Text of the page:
Anti-fluoride activists return; City Council stays put

As promised, the anti-fluoride activists were back at Everett City Council Wednesday night. This time, all four of the council members present stayed put and patiently listened.

A story that ran yesterday about a few of the council members walking out on anti-fluoride activists during a meeting last week drew a lot of eyeballs and comment.

Last night, Annie Lyman of Everett gave the council a tongue-lashing about not listening to citizens — on whatever the topic. She was followed by about 20 minutes of comments from anti-fluoride activists, who continued to make their arguments for taking fluoride out of the water. One Everett woman said her cat wouldn’t drink the tap water and she had to buy bottled water for it. Another said the council shouldn’t listen to mainstream medicine, which had been corrupted by a government and corporate conspiracy.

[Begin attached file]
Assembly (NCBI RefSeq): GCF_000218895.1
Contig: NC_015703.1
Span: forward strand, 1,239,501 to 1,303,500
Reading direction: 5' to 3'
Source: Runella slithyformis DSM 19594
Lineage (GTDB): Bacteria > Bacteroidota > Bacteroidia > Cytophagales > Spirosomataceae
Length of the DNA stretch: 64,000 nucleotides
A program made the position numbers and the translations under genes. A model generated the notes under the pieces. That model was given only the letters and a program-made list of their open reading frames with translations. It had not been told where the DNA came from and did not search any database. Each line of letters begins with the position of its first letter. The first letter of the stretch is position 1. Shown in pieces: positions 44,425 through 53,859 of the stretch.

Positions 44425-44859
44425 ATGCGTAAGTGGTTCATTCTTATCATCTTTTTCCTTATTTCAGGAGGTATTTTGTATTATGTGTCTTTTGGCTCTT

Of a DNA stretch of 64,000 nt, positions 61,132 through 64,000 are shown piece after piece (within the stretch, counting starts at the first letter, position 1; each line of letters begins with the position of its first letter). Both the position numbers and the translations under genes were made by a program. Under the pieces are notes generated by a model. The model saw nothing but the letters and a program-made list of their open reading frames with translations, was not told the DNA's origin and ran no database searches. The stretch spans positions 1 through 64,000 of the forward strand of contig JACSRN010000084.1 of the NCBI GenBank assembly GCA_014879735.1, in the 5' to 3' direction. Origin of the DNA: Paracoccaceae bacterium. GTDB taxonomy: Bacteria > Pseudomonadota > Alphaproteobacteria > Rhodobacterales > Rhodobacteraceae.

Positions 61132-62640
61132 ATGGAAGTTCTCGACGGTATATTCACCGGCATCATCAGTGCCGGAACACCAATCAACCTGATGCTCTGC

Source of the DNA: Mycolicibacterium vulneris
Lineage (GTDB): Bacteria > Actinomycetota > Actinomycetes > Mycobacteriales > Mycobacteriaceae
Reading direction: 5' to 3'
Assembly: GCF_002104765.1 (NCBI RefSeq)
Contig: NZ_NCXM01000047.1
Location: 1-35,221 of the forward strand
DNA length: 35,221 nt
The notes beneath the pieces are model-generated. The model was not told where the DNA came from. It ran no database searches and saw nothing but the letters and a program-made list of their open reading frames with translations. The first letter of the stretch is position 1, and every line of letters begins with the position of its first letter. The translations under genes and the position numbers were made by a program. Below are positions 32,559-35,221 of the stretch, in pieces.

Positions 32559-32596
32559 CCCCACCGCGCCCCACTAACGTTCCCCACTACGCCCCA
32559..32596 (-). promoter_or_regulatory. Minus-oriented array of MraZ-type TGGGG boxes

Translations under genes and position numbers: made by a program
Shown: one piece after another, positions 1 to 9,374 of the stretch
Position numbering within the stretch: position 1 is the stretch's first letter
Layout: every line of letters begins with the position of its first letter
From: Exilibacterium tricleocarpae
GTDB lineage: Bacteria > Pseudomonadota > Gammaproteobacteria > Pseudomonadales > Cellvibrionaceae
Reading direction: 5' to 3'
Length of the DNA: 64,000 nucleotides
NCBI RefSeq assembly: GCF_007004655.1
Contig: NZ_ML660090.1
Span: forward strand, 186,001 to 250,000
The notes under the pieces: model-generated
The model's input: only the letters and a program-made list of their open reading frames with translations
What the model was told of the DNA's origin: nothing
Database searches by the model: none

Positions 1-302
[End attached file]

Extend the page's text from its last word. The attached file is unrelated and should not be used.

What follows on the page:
Council president Ron Gipson did have a message for the activists: if the issue is so important, get signatures and put it on the ballot.

When activist James Deal again asked the council to direct the city attorney to write the suppliers of the city’s fluoride, Gipson responded that he had no plans to do so.

“I won’t ask the city attorney to do that,” he said. “That’s not our job to do that, sir.”

Gipson went on to say that the council has an obligation to listen to the majority of citizens, who in 1993 voted 61 percent in favor of keeping the water fluoridated. He encouraged Deal and his fellows to take the matter to voters, to see what they think.

“If you want it so bad, you should go out and do it yourself,” Gipson said.

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